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My Neighbor and The Value of Project Weblogs

Yesterday I met my neighbor, Josh Peterson, for the first time. Josh lives around the corner, but we hadn’t taken the time to meet in person. However, I know Josh pretty well. I knew when his new baby was born; I know about his favorite web sites, his work projects and life in general. Josh and I go back a few months now.

What made this meeting interesting is the level of knowledge we had about one another’s thoughts going into the meeting. He knew me too, though we had never spoken and only shared 2 emails.

We could do this because we both use weblogs. Thanks to our weblogs, we could meet and already feel like we’re on the same page. We knew each other’s backstory. Our meeting was productive because we could cut the crap and get to the real “us�?.

Now, let’s switch gears completely. Let’s pretend I was working in a big company and meeting with a team I didn’t know instead of my neighbor. Ordinarily, I would have to walk into the meeting cold and ask questions to understand the team, the goals, the people, the accomplishments, the culture. Most of our first meeting would be devoted to understanding the team and allowing them to understand me- or making uninformed assumptions about one another. Does it have to be this way?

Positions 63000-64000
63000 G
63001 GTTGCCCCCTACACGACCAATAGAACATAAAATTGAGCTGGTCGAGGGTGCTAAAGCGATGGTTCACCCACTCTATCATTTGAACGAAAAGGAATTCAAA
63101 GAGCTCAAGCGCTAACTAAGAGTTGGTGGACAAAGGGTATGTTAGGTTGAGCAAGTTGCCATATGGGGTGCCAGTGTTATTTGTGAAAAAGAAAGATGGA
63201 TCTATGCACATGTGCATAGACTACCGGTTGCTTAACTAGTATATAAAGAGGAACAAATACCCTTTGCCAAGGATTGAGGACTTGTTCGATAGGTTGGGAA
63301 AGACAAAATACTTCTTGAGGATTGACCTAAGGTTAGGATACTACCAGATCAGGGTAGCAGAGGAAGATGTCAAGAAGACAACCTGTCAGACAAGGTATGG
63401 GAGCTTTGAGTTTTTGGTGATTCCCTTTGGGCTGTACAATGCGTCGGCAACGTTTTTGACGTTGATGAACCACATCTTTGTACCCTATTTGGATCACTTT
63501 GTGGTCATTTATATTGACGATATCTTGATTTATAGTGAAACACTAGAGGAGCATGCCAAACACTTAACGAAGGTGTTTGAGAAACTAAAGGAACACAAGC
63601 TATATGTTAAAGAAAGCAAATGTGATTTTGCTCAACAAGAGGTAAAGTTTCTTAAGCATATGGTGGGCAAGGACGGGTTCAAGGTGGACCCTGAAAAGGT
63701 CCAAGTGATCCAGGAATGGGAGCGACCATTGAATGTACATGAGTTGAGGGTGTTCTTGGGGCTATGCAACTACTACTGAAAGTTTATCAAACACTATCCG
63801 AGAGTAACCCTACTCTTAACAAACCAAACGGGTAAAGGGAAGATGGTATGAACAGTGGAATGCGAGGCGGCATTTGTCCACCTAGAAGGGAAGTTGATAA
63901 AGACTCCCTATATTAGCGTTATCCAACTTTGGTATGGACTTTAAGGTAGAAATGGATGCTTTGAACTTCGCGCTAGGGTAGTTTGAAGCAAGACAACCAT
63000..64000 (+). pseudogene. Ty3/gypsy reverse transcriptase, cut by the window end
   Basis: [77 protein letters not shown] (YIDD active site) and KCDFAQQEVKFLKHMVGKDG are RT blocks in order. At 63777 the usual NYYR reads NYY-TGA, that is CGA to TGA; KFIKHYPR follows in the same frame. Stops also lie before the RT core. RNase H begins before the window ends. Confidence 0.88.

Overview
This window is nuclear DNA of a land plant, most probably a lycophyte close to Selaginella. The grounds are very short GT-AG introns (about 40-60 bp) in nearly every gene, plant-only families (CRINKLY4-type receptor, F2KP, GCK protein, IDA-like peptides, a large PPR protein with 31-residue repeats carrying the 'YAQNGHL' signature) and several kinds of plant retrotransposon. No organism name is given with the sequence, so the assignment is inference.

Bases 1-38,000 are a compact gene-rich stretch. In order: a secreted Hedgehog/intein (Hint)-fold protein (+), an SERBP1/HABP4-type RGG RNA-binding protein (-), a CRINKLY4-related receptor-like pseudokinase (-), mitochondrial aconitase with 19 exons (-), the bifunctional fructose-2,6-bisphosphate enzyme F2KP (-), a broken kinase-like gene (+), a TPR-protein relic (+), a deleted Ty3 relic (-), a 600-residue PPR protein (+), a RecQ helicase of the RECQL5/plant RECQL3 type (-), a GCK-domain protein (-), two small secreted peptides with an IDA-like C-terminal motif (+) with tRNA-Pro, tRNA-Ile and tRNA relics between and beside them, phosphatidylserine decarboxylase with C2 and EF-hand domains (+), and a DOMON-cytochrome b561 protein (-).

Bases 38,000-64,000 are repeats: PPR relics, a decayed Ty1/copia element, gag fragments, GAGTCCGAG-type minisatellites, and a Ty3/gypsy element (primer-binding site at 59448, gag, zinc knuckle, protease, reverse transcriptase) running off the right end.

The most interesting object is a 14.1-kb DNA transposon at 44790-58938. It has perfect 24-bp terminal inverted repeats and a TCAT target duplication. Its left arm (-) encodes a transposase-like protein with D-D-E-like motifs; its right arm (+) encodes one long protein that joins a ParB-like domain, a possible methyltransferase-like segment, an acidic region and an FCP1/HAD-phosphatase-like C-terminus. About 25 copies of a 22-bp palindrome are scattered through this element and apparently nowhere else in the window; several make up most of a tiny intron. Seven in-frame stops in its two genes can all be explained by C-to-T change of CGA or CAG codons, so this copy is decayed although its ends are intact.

I don’t think it does. If the team used a simple weblog or journal on an Intranet page, they could tell their story on a day-to-day basis, in minutes. They could post what they’ve accomplished, what they’re doing, who they are, why they matter. This information would allow me and countless others in the company to be informed about them and ready to work with the context of their team culture. Much like my meeting with Josh, the weblog would make our time together more productive.

As I left Josh’s house, we agreed to be in touch. It went unsaid, but we both knew that we would be reading each other’s weblogs in the future. Just like the weblog informed me for the first meeting, our weblogs enable us to passively be aware of one another’s thoughts and observations into the future.

Does this make sense for meetings in corporations? Is there an opportunity here to make meetings between colleagues more productive by helping them be more informed prior to the meeting ? I think there could be.